South Bay-Beach Cities: Home Prices in 2018

Kaye Thomas January 1, 2018

Happy New Year… Welcome to 2018






Time to dust off the old crystal ball and see what the future may hold for home prices in the South Bay-Beach Cities in 2018.  If you are looking for major changes either up or down you could be disappointed.  Home prices in 2017 continued their upward climb compared to home prices in 2016.  Final figures will be available sometime next week but for now,  prices rose the most in Manhattan Beach with a median home price that was almost $300,000 higher in 2017 than 2016. A number of very pricey home sales were a huge factor. Hermosa Beach, as well as North and South Redondo, saw prices move upward but not as much.  El Segundo seems to have posted a small price decrease overall as prices remain very stable.



2018 home prices will probably continue going up at about the same pace as 2017.  Features in the new tax law just passed by Congress are not likely to have a huge effect on home prices in the South Bay or California as a whole. While a tax write-off is one benefit of home ownership, it is not the only one.


In a market area like the Beach Cities buying a home can offer a number of benefits over renting even with our high real estate values.  We don’t have much in the way of inventory for rentals or properties to purchase.  In the Beach Cities, a number of older multi-unit apartments have been torn down and replaced with single family homes or small townhome projects.  Smaller, older homes in all the Beach Cities have been replaced by larger and far more expensive single-family homes.  Most of the Beach Cities don’t seem to care much about preservation.   Redondo Beach does a better job of preservation than Manhattan or Hermosa.   El Segundo, more so than the other Beach towns, appears to have a community that likes to update rather than tear down.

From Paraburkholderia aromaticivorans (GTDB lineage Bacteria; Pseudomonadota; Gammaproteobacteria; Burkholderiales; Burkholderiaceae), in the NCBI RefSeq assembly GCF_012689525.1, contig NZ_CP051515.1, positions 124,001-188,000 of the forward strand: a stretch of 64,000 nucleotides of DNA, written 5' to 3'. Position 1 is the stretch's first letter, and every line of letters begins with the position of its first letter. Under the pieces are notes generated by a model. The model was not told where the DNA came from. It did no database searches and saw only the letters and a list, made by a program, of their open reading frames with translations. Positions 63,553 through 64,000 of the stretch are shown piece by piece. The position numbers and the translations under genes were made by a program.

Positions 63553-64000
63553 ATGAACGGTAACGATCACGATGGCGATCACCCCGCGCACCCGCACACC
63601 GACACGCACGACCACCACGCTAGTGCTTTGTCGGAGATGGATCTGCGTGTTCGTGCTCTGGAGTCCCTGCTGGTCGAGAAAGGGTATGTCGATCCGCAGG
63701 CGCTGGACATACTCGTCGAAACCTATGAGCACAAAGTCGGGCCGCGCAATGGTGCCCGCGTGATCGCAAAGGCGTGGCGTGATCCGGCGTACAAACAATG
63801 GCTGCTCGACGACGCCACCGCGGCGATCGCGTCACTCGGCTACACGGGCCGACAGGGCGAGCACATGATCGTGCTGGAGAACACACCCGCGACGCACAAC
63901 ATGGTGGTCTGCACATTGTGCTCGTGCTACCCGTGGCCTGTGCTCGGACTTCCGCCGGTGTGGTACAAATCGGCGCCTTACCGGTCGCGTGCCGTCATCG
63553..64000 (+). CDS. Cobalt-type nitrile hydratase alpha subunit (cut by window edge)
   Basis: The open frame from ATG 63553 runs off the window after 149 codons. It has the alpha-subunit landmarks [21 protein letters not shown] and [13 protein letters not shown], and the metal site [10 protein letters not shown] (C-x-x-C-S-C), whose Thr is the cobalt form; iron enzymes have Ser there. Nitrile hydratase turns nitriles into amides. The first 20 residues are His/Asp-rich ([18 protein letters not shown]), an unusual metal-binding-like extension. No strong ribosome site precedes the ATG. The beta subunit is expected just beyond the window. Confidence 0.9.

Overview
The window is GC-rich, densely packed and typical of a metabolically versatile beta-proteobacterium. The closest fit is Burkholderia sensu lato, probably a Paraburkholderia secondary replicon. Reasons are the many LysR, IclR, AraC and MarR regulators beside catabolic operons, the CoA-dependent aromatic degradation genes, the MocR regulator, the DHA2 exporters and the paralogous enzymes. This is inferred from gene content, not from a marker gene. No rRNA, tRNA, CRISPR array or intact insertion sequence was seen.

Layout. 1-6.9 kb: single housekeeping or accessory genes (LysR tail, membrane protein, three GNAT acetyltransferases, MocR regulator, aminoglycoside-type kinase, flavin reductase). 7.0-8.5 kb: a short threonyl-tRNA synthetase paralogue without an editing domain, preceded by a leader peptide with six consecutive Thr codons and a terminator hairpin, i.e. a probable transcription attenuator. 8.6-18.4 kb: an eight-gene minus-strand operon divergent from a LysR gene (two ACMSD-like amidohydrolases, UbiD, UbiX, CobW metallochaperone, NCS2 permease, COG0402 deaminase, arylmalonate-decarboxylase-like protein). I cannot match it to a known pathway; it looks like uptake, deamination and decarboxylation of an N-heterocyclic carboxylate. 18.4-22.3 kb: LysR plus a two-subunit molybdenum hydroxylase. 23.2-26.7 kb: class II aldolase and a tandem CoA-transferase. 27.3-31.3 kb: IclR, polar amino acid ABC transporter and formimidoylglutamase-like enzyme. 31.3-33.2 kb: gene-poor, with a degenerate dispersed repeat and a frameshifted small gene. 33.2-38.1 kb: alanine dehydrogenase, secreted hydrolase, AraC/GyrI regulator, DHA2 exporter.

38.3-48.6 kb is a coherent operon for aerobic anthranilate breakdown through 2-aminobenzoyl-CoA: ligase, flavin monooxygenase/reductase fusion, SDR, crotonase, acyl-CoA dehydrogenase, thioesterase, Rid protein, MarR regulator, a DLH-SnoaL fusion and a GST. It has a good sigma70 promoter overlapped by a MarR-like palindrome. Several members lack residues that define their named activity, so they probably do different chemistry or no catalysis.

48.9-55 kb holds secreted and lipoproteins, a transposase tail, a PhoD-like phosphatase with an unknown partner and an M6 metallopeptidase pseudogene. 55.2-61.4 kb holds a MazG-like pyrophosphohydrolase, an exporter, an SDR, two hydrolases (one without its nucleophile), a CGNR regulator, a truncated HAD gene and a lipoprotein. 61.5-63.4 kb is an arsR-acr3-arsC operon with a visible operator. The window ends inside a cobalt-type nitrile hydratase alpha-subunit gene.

A hot topic that could have a major effect on housing is the lack of affordable homes and rentals throughout California. It is quite possible that the state will come out with ways to force cities to allow more affordable housing to be built.  Unless there is a huge mass migration out of the state you can be pretty sure Sacramento will be going after City zoning laws that make it hard for new housing to be built.  You can also be sure if they do,  that no one will like the results.


I suspect that deregulation of the lending industry will be more problematic in the coming months.  How quickly we forget that the housing boom and bust had its start with deregulation. If the administration moves forward with some of the plans they have outlined we could see a  rehash of 2007 in a few years.



Of course,  as with all projections using the magic crystal ball, I could be wrong about everything…  We will just have to see what 2018 brings in the coming months!


Join The Conversation